US Police Killed More People In Just One Month Than The UK’s Did In An Entire Year (INFOGRAPHIC)

On April Fool’s Day Think Progress reported an astounding 111 police killings in the U.S. for the month of March. Unfortunately, that was no  joke. Shaun King from Daily Kos then checked to see whether police across the pond in the U.K. log in comparable numbers and was amazed: An entry from Wikipedia lists only 69 police killings in the U.K. since 1900.

That Wikipedia entry turned out to have “issues,” but more accurate data from Inquest — a U.K. non profit seeking truth and accountability in policing — hardly paints a flattering picture of the U.S. The true number for police killings in the U.K. is 1,510 from Jan. 1990-March 2016, and just 26 police killings in 2014. Although these numbers only include England and Wales, not Northern Ireland, the U.S. racked up 1,110 police killings in 2014 alone, according to the Killed By Police database…And those are just the police killings that got reported to the FBI.

That’s right: 1,100 police killings for 2014 in the U.S. v.s. just 26 in England and Wales for the same year.

So, of course someone’s going to chime in on how we’ve got way more people here in the U.S. ( 320.5 million) than in the U.K. (64.1 million), so of course we have more police killings. Still, a 26:1,110 ratio in the U.S. vs. England and Wales is insane.

A 2014 article from The Economist sheds light on the excessive use of force by police in the U.S. and points out that Americans are “around 100 times more likely” to get shot at by police than folks in the U.K. The author, D.K., even explains why: Hardly anyone has guns in the U.K.

The explanation for this gap is simple. In Britain, guns are rare. Only specialist firearms officers carry them, and criminals rarely have access to them. The last time a British police officer was killed by a firearm on duty was in 2012, in a brutal case in Manchester. The annual number of murders by shooting is typically less than 50. Police shootings are enormously controversial. The shooting of Mark Duggan, a known gangster, which in 2011 started riots across London, led to a fiercely debated inquest. Last month, a police officer was charged with murder over a shooting in 2005. The reputation of the Metropolitan Police’s armed officers is still barely recovering from the fatal shooting of Jean Charles de Menezes, an innocent Brazilian, in the wake of the 7/7 terrorist bombings in London.

Alas, here in the U.S., folks arm themselves to the teeth. No wonder police are more fearful and quick to pull the trigger:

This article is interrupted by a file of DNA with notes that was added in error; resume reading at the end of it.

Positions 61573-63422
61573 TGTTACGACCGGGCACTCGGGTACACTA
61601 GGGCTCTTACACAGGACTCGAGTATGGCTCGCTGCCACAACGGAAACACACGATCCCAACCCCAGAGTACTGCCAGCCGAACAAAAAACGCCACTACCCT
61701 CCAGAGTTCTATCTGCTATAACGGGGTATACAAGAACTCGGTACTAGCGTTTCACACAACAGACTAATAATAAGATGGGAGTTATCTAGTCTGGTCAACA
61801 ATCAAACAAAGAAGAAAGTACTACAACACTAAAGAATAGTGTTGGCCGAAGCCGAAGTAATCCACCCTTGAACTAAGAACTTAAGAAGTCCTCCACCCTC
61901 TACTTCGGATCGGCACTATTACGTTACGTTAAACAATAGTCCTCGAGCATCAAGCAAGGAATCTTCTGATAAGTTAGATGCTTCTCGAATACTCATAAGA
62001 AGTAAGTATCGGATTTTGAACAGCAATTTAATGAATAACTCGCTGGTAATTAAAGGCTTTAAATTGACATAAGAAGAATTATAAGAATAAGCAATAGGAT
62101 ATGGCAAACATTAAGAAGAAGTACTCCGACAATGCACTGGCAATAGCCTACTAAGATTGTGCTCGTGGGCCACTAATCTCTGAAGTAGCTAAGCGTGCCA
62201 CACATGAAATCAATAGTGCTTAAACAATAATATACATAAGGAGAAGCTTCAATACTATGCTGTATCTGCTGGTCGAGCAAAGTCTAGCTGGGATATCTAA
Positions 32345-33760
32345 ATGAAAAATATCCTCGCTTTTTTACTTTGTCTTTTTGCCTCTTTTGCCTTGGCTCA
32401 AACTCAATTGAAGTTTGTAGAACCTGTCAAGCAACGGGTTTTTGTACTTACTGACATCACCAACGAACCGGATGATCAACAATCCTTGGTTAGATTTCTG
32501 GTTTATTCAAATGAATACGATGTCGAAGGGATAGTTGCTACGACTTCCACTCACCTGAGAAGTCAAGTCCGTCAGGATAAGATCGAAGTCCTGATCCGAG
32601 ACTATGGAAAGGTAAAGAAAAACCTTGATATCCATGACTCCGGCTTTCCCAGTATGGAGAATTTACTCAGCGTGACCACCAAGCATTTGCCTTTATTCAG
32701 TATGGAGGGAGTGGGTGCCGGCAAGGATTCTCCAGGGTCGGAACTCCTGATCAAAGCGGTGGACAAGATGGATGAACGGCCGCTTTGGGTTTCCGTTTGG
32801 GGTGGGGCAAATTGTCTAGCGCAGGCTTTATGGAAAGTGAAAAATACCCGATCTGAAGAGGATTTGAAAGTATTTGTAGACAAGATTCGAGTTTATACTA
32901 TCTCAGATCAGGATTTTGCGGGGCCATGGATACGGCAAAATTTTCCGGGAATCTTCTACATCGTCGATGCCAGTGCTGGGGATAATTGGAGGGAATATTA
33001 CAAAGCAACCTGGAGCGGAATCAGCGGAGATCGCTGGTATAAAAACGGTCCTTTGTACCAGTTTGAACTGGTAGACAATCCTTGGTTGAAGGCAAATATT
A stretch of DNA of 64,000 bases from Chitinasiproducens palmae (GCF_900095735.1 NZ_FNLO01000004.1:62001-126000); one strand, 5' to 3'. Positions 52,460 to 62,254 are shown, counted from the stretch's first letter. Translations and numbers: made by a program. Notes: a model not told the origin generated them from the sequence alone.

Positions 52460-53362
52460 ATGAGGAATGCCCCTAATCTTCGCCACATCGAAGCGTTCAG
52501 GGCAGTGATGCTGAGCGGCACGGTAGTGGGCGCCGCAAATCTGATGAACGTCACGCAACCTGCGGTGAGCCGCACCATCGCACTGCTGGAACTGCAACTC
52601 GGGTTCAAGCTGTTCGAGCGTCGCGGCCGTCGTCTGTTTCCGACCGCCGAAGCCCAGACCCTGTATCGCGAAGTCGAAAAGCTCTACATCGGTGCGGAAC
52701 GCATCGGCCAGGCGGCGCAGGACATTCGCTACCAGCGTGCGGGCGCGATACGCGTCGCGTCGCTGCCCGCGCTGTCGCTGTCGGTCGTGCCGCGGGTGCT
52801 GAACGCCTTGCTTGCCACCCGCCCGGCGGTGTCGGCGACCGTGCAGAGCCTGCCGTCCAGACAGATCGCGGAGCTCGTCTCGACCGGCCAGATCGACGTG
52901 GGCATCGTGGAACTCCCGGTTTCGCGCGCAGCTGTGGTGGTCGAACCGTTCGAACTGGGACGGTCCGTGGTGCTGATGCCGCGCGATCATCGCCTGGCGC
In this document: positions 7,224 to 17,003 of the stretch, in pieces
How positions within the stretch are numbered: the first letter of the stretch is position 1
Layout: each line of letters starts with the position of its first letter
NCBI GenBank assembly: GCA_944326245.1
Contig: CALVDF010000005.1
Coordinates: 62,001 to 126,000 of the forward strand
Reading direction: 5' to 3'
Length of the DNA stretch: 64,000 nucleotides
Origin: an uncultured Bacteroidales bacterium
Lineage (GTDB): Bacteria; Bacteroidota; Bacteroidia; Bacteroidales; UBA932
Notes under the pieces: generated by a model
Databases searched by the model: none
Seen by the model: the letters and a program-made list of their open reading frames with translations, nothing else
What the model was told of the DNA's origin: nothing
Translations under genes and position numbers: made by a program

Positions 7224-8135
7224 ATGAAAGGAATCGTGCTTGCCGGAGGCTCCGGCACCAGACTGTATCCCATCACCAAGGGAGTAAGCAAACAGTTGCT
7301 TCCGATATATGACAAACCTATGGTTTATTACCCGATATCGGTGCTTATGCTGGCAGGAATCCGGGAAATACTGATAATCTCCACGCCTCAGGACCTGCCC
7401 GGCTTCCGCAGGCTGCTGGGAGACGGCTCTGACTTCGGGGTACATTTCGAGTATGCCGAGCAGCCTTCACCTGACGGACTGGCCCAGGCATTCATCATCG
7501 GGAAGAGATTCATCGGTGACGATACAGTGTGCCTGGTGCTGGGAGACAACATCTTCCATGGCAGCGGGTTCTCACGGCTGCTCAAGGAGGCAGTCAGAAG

In America, by contrast, it is hardly surprising that cops resort to their weapons more frequently. In 2013, 30 cops were shot and killed — just a fraction of the 9,000 or so murders using guns that happen each year.

Oh, and let’s not forget how we’ve armed our nation’s police forces to the teeth because centuries of slavery, bigotry and discrimination have made us terrified of black people:

Add to that a hyper-militarized police culture and a deep history of racial strife and you have the reason why so many civilians are shot by police officers. Unless America can either reduce its colossal gun ownership rates or fix its deep social problems, shootings of civilians by police — justified or not — seem sure to continue.

Here’s the infographic with U.S. police killings (111 in March, 2015 alone) v.s. U.K. police killings (just 26 for England and Wales in 2014).

111 U.S. police killings in March, 2015 vs. 26 police killings in the U.K. for 2014, minus Northern Ireland.

Infographic with U.S. police killings v.s. U.K. police killings (England and Wales, but not Northern Ireland): Elisabeth Parker with photos by Jamelle Bouie (cc 2014) and Geograph.Org.

While available data on police killings in Northern Ireland seems peculiarly scarce, the Police Services of Northern Ireland (PSNI) does collect statistics on police use of force and makes it available to the public.  In a Dec. 2014 report on use of force by police in Northern Ireland for April-Sept. 2014  — defined as use of rubber bullets (19), batons (293), pepper spray (197), firearms (drawn or fired — 190), tasers (59), and water cannons (45) — came to a grand total of 719. Northern Ireland’s population, according to NISRA (Northern Ireland Statistics and Research Agency) is 1.83 million people. As a point of reference, the population of Manhattan is 1.63 million, according to U.S. Census data.

CORRECTION NOTICE: the original post claimed that only 69 police killings occurred in the U.K. since 1900, citing faulty data from Wikipedia. Multiple studies have found that Wikipedia has a high rate of accuracy, but “high rate of accuracy” does not mean 100 percent accuracy. This writer regrets the error.


Infographic with U.S. police killings v.s. U.K. (England and Wales) police killings: Elisabeth Parker with photos by Jamelle Bouie (cc 2014) and Geograph.Org.